Here's a good page for info on GMRS and how it compares to FRS:

GMRS Info

 

Sorry, I saw the edit in the previous post and assumed it was related to your post...bad reading....my bad.

 

I've got no idea what GMRS is....probably a good thing, too. What with the Blackhawks lurking around and all.

 

Cool?

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I am interested in getting a pair of radios to use while rock climbing. I was thinking that UHF radios on the FRS band would be the best. Does anyone have any recommendations?

 

I just bought a pair of Motorola T5420s from Best Buy for $49.95 minus a $15 rebate. They are FRS with 14 channels and 38 codes.

 

You can compare different Motorola radios here. The top of the line models have barometric altimeters, thermometers, electronic compasses, and weather channel receivers.

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FYI, The GMRS do say it on the box and on most web sites you can buy them off of. There is an FCC license fee to use that functionality.

 

From REI:

Today's popular handheld two-way radios operate on two frequency bands: Family Radio Service (FRS) and General Mobile Radio Service (GMRS). You can typically choose from FRS-only or FRS/GMRS hybrid radios.

The FCC created the FRS in 1996, reserving a portion of the broadcasting spectrum for radios with a power output of half a watt (500mW) and a maximum range of two miles. It was this designation that sparked the recent two-way radio popularity explosion.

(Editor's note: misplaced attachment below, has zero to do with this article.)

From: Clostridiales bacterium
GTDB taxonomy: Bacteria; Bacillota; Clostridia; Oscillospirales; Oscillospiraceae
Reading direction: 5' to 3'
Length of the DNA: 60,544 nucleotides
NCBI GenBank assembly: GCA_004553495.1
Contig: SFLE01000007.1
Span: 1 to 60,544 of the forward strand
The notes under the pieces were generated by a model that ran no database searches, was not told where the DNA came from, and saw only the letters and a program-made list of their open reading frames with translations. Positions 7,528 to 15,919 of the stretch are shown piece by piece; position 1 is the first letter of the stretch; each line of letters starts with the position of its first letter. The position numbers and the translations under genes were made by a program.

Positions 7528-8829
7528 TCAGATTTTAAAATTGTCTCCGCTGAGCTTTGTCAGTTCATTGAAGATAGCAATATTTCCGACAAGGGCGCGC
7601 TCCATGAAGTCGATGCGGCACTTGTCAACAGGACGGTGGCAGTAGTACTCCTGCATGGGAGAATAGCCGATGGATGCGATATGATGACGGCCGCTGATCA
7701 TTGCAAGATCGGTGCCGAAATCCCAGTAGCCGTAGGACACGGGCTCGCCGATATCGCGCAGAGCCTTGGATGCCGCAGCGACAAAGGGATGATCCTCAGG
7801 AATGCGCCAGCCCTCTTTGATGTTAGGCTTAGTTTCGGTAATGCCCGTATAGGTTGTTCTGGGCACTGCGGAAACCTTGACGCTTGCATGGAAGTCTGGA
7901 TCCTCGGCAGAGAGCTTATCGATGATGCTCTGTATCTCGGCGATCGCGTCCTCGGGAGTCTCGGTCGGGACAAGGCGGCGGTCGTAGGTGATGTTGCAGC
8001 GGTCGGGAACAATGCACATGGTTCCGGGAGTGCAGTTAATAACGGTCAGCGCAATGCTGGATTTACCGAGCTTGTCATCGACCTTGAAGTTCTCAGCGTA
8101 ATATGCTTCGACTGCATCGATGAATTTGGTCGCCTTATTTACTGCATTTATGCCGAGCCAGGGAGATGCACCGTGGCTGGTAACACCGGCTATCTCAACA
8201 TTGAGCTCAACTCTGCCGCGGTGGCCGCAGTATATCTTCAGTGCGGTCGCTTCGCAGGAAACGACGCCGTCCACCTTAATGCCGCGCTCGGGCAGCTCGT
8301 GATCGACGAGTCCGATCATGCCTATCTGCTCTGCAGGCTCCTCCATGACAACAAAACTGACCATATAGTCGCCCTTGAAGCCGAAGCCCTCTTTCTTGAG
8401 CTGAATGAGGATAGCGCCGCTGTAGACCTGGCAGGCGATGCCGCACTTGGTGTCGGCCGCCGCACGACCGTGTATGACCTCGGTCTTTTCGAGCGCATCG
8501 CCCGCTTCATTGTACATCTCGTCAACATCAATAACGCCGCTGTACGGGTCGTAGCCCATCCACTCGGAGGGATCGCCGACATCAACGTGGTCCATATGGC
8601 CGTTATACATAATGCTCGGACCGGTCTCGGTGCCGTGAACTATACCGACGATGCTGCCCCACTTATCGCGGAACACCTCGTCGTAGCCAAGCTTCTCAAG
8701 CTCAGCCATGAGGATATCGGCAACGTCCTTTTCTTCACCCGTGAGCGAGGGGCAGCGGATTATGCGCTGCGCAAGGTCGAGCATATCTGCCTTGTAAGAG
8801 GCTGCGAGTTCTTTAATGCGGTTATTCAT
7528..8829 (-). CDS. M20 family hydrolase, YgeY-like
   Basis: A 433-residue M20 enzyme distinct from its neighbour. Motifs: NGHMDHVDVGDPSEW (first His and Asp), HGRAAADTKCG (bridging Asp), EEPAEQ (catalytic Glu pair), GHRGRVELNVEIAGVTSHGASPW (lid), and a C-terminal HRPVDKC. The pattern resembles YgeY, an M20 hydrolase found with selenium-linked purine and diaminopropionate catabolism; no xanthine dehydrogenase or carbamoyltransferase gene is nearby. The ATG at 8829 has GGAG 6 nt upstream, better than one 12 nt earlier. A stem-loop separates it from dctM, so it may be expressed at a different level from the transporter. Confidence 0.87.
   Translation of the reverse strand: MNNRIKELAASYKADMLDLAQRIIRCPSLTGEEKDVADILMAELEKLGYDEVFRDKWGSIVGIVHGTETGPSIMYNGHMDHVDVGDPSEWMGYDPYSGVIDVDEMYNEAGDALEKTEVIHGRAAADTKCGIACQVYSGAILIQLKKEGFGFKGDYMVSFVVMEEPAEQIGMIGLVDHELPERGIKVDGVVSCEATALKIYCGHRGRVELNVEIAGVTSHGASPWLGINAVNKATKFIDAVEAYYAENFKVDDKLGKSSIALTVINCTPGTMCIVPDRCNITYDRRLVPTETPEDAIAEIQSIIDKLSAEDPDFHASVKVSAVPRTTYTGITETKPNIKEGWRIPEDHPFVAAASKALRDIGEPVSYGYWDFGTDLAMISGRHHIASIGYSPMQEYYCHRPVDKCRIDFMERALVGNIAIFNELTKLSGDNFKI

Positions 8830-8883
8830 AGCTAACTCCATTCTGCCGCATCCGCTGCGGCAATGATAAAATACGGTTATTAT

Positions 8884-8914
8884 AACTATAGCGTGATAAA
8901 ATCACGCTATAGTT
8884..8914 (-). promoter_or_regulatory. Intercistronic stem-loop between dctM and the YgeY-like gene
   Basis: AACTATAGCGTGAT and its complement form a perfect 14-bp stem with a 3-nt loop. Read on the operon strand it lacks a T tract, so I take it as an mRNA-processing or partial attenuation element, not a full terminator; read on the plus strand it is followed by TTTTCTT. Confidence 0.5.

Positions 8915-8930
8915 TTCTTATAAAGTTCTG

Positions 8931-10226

GMRS began in the 1940s and was originally allocated for commercial use. This band is designated for radios with outputs of 1-5 watts and maximum ranges of up to 5 miles. Today manufacturers offer numerous recreational radios that utilize GMRS, often in conjunction with FRS. The FCC continues to regulate GMRS and requires a license for the use of radios that broadcast to this band. The fee for a 5-year family GMRS license is currently $75 (November 2002). Unlike other types of radio licensing, you are not required to take a test before you receive a GMRS license. Go to www.fcc.gov for more information on licensing.

 

I got a $60 pair of cheapies. They work fine. They have only been used for basic climbing communication as a convienience, though it's still good to jive with yer partner in such a way that non-verbal climbing communication still works, the radios just help take the mystery out of it.

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I have owned several sets of FRS radios from Motorolla, Cobra and one other cheapie. The ones that I use now and the only ones that really work, skiing, car caravaning, biking, ect. are the Motorolla talkabout with the extended 5 mile range. they are tough and have great reception.

 

Good luck

 

Jake